IHH Healthcare announces net zero and sustainability goals

KUALA LUMPUR (September 20) — Integrated healthcare provider IHH Healthcare Bhd on Tuesday (September 20) announced its targets to limit carbon emissions by 2025 and reach net-zero by 2050 while continuing to grow the business.

The company also unveiled its sustainability goals, grouped into four pillars: Patients, People, Public and Planet. The company aims to be the most trusted private healthcare provider and employer of choice in private healthcare in all of its markets by 2025 and to reach five million lives by building healthier communities by 2025.

The goals under each pillar are time-bound, science-based, and aligned with eight of the relevant United Nations Sustainable Development Goals, according to IHH.

“It is important that we act today to build a better tomorrow. That means we set ourselves concrete, short- and medium-term goals and track the progress of our action plans against these goals. We will disclose our progress when we prepare our sustainability report each year,” said Dr. Kelvin Loh, the managing director and chief executive officer of IHH.

The company, which has 80 hospitals in 10 countries, is already implementing several major programs under these pillars.

One of the programs is the global expansion of its Value Driven Outcomes (VDO) initiative to combat medical inflation. The VDO initiative aims to improve patient outcomes and care while reducing costs. Its hospitals in Malaysia, Singapore, Turkey and India are already participating in the VDO.

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“This means we measure the clinical outcomes of the procedures we perform and then track the costs of different items and procedures over time. We analyze what is actually most effective and produce results,” said Loh.

“We remove those that are not effective. In this way we can help bend the medical inflation cost curve.”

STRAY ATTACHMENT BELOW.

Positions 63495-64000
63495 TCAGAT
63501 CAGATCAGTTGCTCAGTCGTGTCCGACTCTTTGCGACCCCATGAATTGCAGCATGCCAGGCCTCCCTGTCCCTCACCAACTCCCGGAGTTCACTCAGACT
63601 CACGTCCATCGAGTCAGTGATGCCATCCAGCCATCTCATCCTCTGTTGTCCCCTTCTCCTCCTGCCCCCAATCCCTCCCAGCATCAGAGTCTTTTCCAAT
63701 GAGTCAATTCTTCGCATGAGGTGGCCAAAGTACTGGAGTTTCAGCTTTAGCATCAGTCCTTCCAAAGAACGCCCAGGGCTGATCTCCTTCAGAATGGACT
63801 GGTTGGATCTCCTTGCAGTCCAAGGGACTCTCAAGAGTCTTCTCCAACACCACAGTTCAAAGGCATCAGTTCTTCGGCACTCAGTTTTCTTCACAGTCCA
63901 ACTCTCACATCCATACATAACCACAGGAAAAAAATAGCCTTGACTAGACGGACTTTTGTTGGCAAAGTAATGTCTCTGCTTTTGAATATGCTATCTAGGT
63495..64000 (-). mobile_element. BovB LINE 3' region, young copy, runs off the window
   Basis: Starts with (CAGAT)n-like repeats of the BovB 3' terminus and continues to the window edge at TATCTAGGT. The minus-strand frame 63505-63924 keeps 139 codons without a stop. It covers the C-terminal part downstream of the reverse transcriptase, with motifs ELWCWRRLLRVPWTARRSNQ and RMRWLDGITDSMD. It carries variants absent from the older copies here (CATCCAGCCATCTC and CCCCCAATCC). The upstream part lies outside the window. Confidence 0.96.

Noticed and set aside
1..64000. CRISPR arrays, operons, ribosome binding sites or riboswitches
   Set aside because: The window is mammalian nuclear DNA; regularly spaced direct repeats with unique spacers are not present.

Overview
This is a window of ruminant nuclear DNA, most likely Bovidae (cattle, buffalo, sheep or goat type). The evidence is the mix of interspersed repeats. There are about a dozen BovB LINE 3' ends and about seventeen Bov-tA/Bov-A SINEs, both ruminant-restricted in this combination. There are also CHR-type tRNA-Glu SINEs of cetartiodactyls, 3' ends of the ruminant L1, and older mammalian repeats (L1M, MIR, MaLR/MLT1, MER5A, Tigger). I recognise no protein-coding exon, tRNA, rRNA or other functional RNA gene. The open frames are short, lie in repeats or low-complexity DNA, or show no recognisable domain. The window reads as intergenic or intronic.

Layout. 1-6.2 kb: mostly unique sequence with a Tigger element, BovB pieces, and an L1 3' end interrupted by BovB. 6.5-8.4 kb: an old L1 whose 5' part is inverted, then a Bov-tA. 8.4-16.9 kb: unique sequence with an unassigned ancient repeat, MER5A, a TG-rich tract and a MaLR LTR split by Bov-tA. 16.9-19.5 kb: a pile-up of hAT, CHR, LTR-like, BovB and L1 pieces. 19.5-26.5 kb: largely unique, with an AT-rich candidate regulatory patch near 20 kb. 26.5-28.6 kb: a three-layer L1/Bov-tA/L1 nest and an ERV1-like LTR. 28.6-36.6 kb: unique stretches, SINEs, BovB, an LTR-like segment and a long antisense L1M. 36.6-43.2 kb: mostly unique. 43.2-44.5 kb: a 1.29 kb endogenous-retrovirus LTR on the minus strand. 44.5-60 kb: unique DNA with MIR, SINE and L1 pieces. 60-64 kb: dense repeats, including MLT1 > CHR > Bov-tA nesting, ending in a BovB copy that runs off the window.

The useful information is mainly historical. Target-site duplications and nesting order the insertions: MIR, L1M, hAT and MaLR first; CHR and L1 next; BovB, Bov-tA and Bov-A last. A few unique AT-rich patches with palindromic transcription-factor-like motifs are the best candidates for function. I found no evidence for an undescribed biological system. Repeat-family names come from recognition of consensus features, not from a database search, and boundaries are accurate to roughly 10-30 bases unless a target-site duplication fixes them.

Process improvements can be made on the basis of the collected data. IHH aims to have 90% of VDO results at or above international benchmarks by 2025.

The company is also taking action to combat antibiotic resistance (AMR). AMR occurs when bacteria, viruses, fungi, and parasites evolve over time and become unresponsive to medication.

This makes infections difficult to treat and increases the risk of serious illness and death. The World Health Organization has named AMR as one of the top 10 global public health threats to humanity.

“It is now one of the biggest pandemics of our lives. In fact, it’s a hidden pandemic that we don’t see. In 2019, these superbugs, or drug-resistant bacteria, actually killed five million people. That’s more than Covid-19 in 2020,” said Loh.

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The main reason for AMR is the inappropriate or overuse of antibiotics. Loh recalled a patient who died from an infection caused by a superbug just over a week after successful knee replacement surgery.

“Today it doesn’t just affect one person. A huge pandemic is developing. At IHH, we will take the lead on this issue. We will drive [initiatives] Group-wide with what we call our Antimicrobial Stewardship Program to promote the responsible use of antibiotics,” said Loh.

On the other hand, IHH is working with the Malaysian Ministry of Health to fully sponsor radiotherapy and radiosurgery for 500 cancer patients in the bottom 40% income bracket of government hospitals. These patients are being treated at the IHH hospitals in Malaysia.

“This partnership is the first phase [of the programme and will go on] for 12 months. We’ll see how the program goes. We’re really happy to be able to start with this and I think there’s room to expand this beyond the first 12 months,” said Loh.

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Under the Planet pillar, IHH aims to achieve its net-zero goal by, among other things, increasing energy efficiency and evaluating renewable energy options. The company hopes to complete its baseline carbon footprint studies across all of its operations by the end of the year.

On the other hand, IHH has committed to reducing single-use plastics in non-clinical settings by 90% by 2023, starting with 20 hospitals in Malaysia and Singapore. It was the first healthcare company to partner with the World Wildlife Fund’s Plastic ACTion initiative, which aims to reduce waste and move towards a circular economy.

Disposable plastics in the clinical area, such as e.g. B. personal protective equipment, are more difficult to remove for safety reasons.

“We draw a line to say that for what we can no longer use, we do. Let’s clear that up in all non-clinical areas. Let’s find ways in the clinical field [to achieve the goal]. Maybe there are recyclable materials that we can use and work towards. But remember, we’re in healthcare. Our mission is first and foremost to save lives and put clinical outcomes first,” said Loh.

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